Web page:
Olszewski agrees that his law probably won’t affect how most fetal surgeons work. His bill does not specifically require a separate course of anesthesia for the fetus, only that fetuses receive “adequate relief from physical pain and suffering” — an intentionally vague term allowing for medical discretion.

It’s less clear how Olszewski‘s law would affect late-term abortions.

In the second trimester, 13 to 27 weeks after the woman’s last period, the most common abortion technique involves widening the cervix and using tools to take the fetus out through the birth canal. This is called “dilation and evacuation,” and the mother receives anesthetics. To avoid what some might call a “partial-birth” abortion, many providers use chemicals to stop the fetus’s heart in the womb before taking it out, though that is not a medically necessary step.

For as long as the fetus is alive during the abortion, it will experience some anesthetic effects depending on what drugs the mother receives. But would indirect anesthesia suffice to provide the “adequate relief” from pain that HB 479 demands?

Just to make sure, Olszewski would prefer that fetuses are anesthetized directly during an abortion. He says that doctors can readily learn how to use an ultrasound-guided needle to deliver a cheap dose of painkillers to the fetus. “If a doctor is providing abortion, they could do the anesthetic themselves,” he said. “It’s not an amazing skill.” (Any time a needle enters the womb there are the risks of accidental punctures, internal bleeding and infection.)

Is this about abortions or not?

Above all, Olszewski hopes that his law raises awareness about fetal pain. He’s seen the research on this subject and interprets it in a different way. “Starting at 18 to 20 weeks, you can say with empirical certitude that there are physiological responses to pain,” he said. Whether that counts as pain pain, he says, more of a philosophical question.

Whether HB 479 is a fetal pain bill or an abortion bill is also something of a philosophical question.

The Supreme Court has ruled that states may outlaw abortions for fetuses old enough to live outside the womb. Most gynecologists say the cutoff is around 24 weeks after the woman’s last period.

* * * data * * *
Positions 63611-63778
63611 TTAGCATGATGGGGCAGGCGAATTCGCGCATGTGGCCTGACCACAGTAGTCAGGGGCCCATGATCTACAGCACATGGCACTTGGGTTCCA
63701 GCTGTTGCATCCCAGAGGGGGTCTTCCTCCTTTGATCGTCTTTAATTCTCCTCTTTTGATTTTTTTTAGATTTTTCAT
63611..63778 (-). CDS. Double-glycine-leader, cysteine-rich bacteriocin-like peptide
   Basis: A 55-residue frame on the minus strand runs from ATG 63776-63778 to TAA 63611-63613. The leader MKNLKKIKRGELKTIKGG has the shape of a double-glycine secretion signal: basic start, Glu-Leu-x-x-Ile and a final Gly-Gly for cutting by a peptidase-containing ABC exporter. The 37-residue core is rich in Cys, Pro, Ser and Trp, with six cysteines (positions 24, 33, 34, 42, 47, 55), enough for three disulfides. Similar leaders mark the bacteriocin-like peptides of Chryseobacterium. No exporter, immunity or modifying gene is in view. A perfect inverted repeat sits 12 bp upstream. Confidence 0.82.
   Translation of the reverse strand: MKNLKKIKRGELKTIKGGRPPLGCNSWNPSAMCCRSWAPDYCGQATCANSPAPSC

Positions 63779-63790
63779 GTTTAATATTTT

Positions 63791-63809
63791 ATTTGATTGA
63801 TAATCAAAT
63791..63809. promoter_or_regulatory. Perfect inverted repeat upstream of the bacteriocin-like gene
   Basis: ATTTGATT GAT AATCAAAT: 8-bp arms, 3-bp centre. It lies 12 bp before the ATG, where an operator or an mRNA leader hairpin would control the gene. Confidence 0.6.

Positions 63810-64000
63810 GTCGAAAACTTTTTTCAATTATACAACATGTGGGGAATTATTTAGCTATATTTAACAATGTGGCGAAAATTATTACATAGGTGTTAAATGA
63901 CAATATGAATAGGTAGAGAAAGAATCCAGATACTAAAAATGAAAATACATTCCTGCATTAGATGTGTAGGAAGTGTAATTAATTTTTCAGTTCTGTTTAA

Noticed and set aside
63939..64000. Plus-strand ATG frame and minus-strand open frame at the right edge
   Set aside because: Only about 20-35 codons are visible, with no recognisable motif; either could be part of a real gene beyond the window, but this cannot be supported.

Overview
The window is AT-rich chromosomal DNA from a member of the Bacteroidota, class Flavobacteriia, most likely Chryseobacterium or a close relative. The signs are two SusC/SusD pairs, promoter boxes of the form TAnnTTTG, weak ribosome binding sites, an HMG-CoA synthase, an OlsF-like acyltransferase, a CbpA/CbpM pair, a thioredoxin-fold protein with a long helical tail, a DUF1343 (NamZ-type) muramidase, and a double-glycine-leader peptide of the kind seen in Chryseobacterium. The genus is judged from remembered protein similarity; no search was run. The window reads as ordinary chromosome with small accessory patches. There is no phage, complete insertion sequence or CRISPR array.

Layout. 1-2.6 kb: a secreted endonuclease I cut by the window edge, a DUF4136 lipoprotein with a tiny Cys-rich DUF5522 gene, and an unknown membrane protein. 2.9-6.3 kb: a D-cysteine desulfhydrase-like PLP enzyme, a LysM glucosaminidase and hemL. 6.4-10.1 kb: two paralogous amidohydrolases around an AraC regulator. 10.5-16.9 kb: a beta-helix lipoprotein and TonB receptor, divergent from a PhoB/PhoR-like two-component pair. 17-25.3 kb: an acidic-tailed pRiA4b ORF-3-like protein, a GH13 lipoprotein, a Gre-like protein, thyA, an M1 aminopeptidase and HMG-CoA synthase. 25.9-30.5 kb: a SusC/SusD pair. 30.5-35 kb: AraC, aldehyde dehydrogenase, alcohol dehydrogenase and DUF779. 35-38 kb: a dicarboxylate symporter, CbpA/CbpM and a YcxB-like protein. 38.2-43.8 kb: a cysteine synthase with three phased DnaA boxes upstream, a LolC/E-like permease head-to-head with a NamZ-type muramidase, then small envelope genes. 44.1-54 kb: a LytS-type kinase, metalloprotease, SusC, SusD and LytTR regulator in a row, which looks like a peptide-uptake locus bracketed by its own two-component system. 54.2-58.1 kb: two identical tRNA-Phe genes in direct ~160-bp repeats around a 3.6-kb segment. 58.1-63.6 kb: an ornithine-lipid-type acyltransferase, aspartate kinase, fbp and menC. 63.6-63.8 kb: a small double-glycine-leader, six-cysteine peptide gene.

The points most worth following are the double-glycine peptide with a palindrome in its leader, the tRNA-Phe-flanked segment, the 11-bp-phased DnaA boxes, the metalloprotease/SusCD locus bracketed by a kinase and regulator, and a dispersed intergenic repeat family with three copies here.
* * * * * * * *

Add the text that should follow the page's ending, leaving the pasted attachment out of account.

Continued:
But antiabortion advocates say that fetuses can feel pain as early as 20 weeks after conception (by rule of thumb that’s about 22 weeks since the mother’s last period). This claim, though medically unsupported, forms a moral foundation for laws that roll back the abortion window to 20 weeks.

(It should be noted that late-term abortions are quite rare in the United States. The Guttmacher Institute estimates that 1.2 percent of abortions are performed on women more than 20 weeks pregnant.)

Simply spreading the notion of fetal pain is a technique to discourage women from obtaining late-term abortions. In 2006, the U.S. House Republicans pushed a symbolic bill that would require doctors to tell women “there is substantial evidence” that their fetuses can feel pain 20 weeks after fertilization. Doctors would also have to offer anesthesia for the fetus.

Though that measure didn’t become law, 12 states have passed fetal pain notification laws requiring women to be told about fetal pain. With its new opt-out provision, Olszewski’s bill now more closely resembles one of those laws. Women may decline the fetal anesthesia as long they have listened to the notification about it.

Olszewski said that he also did not want to propose an outright ban on late-term abortions because he doubted that it would get past Democratic Governor Steve Bullock. The governor has been reluctant to allow restrictions on a woman’s access to abortion.

On Tuesday during the floor discussion, several Montana house Democrats criticized Olszewski’s bill as an antiabortion machination.

“I’m sorry if women’s bodies get in the way of some people’s political beliefs,” said Eck. “I’m sorry that women have autonomy, self-determination and constitutional rights. But that’s the way it is. And until men can carry babies or artificial incubators can build babies, you’re stuck with that reality: that women have our own rights, our own lives, our own wills.”